Access to communication technology for children with cerebral palsy

Tom Griffiths, Anne Addison

Research output: Contribution to journalArticlepeer-review

18 Citations (Scopus)
244 Downloads (Pure)


Children with a diagnosis of cerebral palsy (CP) may experience difficulties in producing clear speech and may benefit from the use of augmentative and alternative communication (AAC) systems. Such systems may include the use of high-tech hardware and software to allow the selection of words or symbols, to be transmitted to a communication partner through digital or synthesised voice. Children whose movement disorders are more severe may experience difficulties using standard human interface devices such as a mouse and keyboard and may require modified or specialised solutions to access and control their AAC systems. This review discusses contemporary definitions of access and outlines considerations for assessment and selection of such systems. The International Classification of Functioning, Disability and Health (ICF) is suggested as a helpful framework for decision-making. Given the complex presentation of many children with CP, a multi-disciplinary approach is emphasised.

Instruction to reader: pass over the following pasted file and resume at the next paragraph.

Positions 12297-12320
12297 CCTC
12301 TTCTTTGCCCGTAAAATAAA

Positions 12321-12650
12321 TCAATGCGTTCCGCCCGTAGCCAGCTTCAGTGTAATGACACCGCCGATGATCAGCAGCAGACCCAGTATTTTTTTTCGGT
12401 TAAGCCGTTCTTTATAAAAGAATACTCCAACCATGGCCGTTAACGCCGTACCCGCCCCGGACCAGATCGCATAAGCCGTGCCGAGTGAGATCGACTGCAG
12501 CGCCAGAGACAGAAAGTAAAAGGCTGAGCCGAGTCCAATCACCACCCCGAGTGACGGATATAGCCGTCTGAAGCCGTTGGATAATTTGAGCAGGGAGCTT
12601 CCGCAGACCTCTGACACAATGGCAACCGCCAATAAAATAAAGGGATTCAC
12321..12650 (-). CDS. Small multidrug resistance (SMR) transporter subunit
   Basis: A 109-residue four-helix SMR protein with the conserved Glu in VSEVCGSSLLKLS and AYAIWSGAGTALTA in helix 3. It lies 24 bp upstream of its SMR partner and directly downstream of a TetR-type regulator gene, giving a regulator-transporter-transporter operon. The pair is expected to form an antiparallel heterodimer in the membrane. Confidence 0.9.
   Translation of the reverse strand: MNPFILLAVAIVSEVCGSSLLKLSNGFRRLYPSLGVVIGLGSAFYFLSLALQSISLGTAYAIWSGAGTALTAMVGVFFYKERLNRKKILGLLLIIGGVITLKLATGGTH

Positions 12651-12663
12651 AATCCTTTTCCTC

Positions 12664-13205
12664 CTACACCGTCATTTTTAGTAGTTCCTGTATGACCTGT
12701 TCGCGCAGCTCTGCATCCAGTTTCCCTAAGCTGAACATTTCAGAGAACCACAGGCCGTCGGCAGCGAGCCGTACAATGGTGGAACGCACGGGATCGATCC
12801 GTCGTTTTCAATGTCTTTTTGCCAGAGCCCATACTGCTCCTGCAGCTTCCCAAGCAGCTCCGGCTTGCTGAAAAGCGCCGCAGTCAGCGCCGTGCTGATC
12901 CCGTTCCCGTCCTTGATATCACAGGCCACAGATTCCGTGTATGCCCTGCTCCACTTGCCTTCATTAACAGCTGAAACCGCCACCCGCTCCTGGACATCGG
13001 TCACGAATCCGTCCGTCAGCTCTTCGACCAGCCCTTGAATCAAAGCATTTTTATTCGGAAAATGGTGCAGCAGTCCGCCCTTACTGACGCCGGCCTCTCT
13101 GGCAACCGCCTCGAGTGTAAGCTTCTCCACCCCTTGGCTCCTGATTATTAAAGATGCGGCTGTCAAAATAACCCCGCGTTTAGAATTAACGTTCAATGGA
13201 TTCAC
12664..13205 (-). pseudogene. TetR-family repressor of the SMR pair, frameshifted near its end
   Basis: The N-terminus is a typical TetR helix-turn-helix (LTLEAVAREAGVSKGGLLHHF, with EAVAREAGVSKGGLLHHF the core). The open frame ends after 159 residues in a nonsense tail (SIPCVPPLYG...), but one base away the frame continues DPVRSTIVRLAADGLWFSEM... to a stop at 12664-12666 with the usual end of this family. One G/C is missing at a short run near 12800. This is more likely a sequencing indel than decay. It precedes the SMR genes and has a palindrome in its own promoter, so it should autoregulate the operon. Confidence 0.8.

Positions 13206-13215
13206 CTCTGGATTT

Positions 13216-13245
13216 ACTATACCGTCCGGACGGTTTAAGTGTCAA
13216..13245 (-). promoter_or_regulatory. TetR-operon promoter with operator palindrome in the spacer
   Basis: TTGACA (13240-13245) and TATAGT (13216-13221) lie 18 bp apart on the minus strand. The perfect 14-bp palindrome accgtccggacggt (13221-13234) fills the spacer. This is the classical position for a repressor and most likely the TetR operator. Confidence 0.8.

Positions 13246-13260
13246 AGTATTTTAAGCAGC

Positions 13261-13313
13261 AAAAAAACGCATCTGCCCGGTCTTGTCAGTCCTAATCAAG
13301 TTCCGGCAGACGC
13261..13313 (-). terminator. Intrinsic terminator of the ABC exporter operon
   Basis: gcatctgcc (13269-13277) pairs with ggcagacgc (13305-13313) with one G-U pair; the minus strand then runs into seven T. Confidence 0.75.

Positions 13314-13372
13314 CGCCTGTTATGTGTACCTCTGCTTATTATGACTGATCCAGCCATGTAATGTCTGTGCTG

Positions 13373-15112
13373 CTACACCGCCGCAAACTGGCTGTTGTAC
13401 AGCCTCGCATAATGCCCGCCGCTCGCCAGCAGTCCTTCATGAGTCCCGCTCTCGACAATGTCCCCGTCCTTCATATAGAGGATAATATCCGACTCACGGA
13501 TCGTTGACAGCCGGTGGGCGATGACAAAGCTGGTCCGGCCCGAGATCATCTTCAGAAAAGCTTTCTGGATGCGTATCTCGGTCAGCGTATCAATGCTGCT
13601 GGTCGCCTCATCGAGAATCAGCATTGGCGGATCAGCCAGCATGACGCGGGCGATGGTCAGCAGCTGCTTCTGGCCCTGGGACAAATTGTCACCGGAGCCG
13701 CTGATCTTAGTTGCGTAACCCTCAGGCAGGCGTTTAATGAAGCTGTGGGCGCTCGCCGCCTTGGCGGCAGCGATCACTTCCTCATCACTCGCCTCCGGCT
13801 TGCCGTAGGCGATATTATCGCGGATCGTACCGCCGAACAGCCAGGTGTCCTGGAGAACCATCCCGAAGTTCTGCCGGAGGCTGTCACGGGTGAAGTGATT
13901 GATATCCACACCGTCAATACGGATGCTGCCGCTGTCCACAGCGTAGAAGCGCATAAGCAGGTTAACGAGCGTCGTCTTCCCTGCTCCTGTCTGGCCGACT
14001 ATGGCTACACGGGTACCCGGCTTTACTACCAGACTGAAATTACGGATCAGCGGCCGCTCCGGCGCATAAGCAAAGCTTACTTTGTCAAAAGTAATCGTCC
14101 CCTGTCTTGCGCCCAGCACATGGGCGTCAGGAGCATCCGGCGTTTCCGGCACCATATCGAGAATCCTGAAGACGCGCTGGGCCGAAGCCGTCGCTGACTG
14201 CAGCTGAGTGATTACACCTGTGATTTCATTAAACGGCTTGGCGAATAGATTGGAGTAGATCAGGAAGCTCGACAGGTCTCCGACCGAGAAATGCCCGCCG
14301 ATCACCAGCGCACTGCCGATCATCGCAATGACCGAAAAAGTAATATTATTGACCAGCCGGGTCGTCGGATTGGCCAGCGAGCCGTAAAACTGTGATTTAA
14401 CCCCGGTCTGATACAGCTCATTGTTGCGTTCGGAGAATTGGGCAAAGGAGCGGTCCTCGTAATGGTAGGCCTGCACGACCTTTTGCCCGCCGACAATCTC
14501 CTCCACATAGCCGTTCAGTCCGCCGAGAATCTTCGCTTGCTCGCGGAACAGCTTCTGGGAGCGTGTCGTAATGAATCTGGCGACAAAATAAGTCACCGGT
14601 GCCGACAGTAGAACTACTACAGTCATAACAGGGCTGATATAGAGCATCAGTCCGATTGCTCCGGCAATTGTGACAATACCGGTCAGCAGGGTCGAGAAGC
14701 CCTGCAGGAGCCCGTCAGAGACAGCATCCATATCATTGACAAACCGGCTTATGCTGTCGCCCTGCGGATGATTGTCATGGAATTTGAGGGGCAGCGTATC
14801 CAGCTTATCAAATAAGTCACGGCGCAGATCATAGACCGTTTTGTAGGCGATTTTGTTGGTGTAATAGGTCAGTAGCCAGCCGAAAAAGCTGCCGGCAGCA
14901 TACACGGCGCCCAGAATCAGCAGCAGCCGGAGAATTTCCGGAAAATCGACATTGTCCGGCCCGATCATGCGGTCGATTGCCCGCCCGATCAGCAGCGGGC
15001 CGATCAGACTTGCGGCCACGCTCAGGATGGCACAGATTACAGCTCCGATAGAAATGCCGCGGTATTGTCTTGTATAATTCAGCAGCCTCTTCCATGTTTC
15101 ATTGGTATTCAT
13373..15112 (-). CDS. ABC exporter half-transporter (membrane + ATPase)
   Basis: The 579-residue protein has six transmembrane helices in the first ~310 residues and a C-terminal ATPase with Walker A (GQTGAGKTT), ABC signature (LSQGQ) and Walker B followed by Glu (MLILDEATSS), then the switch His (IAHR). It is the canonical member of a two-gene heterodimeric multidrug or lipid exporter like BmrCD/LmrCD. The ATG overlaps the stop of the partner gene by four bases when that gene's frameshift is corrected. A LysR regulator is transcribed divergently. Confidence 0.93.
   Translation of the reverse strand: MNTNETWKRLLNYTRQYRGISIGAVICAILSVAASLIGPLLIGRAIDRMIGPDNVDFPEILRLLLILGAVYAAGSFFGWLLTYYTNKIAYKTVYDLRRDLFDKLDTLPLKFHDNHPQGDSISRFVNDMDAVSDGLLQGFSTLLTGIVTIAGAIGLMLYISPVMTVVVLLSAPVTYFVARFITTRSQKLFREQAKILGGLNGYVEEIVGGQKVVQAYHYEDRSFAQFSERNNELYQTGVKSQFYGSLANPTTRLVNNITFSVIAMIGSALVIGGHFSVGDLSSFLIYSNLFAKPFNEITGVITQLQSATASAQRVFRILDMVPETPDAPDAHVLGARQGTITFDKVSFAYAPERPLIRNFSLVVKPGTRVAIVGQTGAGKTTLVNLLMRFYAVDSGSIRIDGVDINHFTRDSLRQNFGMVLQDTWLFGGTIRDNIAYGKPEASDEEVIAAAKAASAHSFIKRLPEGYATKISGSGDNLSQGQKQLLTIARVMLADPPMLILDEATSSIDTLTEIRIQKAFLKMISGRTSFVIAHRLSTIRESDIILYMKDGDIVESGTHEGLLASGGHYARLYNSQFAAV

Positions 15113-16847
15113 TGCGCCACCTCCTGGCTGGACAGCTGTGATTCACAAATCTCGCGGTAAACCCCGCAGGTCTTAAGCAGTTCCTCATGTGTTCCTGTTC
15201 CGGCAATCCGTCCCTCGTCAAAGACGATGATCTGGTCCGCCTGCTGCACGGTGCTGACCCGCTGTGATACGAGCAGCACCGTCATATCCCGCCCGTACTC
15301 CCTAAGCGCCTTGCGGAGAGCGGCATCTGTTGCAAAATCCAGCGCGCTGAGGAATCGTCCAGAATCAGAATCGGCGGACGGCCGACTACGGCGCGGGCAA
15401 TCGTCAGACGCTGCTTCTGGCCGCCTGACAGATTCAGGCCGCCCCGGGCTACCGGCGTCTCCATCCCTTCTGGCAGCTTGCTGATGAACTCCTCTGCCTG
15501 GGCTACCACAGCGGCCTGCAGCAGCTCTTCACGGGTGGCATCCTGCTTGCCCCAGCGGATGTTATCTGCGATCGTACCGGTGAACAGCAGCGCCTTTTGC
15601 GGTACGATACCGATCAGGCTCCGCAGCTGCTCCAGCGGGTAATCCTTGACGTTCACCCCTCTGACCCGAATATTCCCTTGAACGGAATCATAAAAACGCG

Original languageEnglish
Pages (from-to)470-475
Number of pages6
JournalPaediatrics and Child Health
Issue number10
Early online date1 Jul 2017
Publication statusPublished - Oct 2017


  • assistive technology
  • augmentative and alternative communications systems
  • cerebral palsy
  • International Classification of Functioning
  • Disability and Health


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